This year, the big question being asked at the Science in Public conference was “How do science and technology affect what it means to be human?”. During the 10-12th July, researchers from across the world debated the issue at the Edge conference venue in the Endcliffe Village. Under the spotlight were topics such as physical and cognitive enhancement; job loss through automation and the shift to knowledge economies. On the second day, Science in Policy were invited to present our workshop 'Science into Policy - a practical guide' to give the delegates a toolkit of strategies and relaunches for reaching policy makers.
Kimberly Mullins led us through our next activity, where we discussed the motivations for researchers to be involved in policy making, from the view of the scientist and the citizen. At this point we realised how many social scientists were in the audience when we sparked off a huge debate on where the distinction should be made between citizens and scientists. As one participant pointed out: "Being attached to an institution gives weight to our views and puts us in a privileged position. It's up to us to give a voice to those who aren't so easily heard". Another said "If I contact my MP in my role as a mother, for instance to change education policy, then my research won't come into it at all". In some cases, however, a researcher’s motivations may come both from wanting to advance a new technology and to leave a more sustainable world for their children.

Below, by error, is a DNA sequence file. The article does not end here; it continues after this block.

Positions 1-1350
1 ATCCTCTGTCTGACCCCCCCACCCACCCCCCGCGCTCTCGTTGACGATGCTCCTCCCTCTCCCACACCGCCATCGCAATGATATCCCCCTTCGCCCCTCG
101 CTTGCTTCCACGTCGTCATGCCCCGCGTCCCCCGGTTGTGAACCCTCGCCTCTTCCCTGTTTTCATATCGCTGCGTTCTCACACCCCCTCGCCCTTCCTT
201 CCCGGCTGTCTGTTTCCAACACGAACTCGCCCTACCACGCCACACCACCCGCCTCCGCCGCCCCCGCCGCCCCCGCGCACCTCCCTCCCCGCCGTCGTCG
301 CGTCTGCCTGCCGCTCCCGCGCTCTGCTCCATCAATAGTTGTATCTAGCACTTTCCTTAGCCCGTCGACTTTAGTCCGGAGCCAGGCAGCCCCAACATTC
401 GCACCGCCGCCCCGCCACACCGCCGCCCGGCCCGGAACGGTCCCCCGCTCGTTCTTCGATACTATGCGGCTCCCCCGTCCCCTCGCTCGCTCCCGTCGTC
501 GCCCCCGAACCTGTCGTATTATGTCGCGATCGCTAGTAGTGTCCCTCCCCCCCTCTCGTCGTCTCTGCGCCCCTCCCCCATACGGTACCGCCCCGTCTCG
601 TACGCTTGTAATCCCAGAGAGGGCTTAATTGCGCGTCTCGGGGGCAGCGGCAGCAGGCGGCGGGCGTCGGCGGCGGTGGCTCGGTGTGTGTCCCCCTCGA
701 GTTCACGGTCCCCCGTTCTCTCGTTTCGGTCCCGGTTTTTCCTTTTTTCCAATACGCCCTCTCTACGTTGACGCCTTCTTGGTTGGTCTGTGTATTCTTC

But it’s not enough to have good intentions – it does take a bit of effort to disseminate your work more widely. "The 'Publish or Perish' culture of academia encourages us to finish our project, write it up in a paper, then move on" said Christopher Nelson in our next section. "But we should take a step back and understand what we have done, who it could interest and the potential implications". To quote Sir Mark Wolport (Government Chief Scientific Adviser): "Science isn't finished until it is communicated". But policy makers aren't likely to read journal articles, so how exactly can you reach them? Besides writing directly to MPs, potential approaches include contacting journalists; Government departments (such as DEFRA); NGOs and ThinkTanks.
Social media may carry a bad reputation at times, but it can still be an effective tool, particularly for reaching the general public. Chris pointed out that the large number of Twitter followers for 'celebrity' scientists such as Brian Cox, show that "despite what Michael Gove says, people do still like experts". Getting involved in public outreach events can also help bring your research to wider attention, whilst simultaneously developing your skills in communicating the relevance of your work.
Comments from our participants showed that they had learnt a lot and picked up some ideas for the future. As for us, we enjoyed the chance to present to a different audience which included researchers from all over the world. Who knows? Perhaps one day we'll take our 'science into Policy, a practical guide' on a national tour!
"I'm hoping to work with some NGOs in the future and will use some of the ideas from this session" Iuona Zielinska, Maria Grzegorzewska University, Poland.
"I learnt a lot and enjoyed the discussions" James Riley, Newman University, UK